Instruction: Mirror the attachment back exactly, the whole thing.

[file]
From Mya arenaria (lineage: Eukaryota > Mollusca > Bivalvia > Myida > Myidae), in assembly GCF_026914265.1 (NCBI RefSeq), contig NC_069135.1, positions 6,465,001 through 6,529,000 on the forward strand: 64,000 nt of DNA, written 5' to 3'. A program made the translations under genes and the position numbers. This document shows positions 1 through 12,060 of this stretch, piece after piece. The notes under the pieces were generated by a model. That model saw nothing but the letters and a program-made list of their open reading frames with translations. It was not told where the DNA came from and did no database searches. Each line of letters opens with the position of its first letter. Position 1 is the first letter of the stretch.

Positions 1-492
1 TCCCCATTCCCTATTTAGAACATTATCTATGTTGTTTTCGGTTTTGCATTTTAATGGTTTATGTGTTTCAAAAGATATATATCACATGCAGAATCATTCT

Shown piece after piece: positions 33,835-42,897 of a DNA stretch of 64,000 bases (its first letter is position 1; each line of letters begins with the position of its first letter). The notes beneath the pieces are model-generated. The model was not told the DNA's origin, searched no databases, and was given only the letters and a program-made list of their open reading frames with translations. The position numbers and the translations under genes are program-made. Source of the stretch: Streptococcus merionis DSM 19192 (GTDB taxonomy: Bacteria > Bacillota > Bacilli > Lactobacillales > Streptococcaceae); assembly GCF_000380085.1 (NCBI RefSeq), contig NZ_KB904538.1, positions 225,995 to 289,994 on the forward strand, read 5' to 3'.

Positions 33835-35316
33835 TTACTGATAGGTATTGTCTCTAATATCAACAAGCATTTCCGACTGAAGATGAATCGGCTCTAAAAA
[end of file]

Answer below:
From Mya arenaria (lineage: Eukaryota > Mollusca > Bivalvia > Myida > Myidae), in assembly GCF_026914265.1 (NCBI RefSeq), contig NC_069135.1, positions 6,465,001 through 6,529,000 on the forward strand: 64,000 nt of DNA, written 5' to 3'. A program made the translations under genes and the position numbers. This document shows positions 1 through 12,060 of this stretch, piece after piece. The notes under the pieces were generated by a model. That model saw nothing but the letters and a program-made list of their open reading frames with translations. It was not told where the DNA came from and did no database searches. Each line of letters opens with the position of its first letter. Position 1 is the first letter of the stretch.

Positions 1-492
1 TCCCCATTCCCTATTTAGAACATTATCTATGTTGTTTTCGGTTTTGCATTTTAATGGTTTATGTGTTTCAAAAGATATATATCACATGCAGAATCATTCT

Shown piece after piece: positions 33,835-42,897 of a DNA stretch of 64,000 bases (its first letter is position 1; each line of letters begins with the position of its first letter). The notes beneath the pieces are model-generated. The model was not told the DNA's origin, searched no databases, and was given only the letters and a program-made list of their open reading frames with translations. The position numbers and the translations under genes are program-made. Source of the stretch: Streptococcus merionis DSM 19192 (GTDB taxonomy: Bacteria > Bacillota > Bacilli > Lactobacillales > Streptococcaceae); assembly GCF_000380085.1 (NCBI RefSeq), contig NZ_KB904538.1, positions 225,995 to 289,994 on the forward strand, read 5' to 3'.

Positions 33835-35316
33835 TTACTGATAGGTATTGTCTCTAATATCAACAAGCATTTCCGACTGAAGATGAATCGGCTCTAAAAA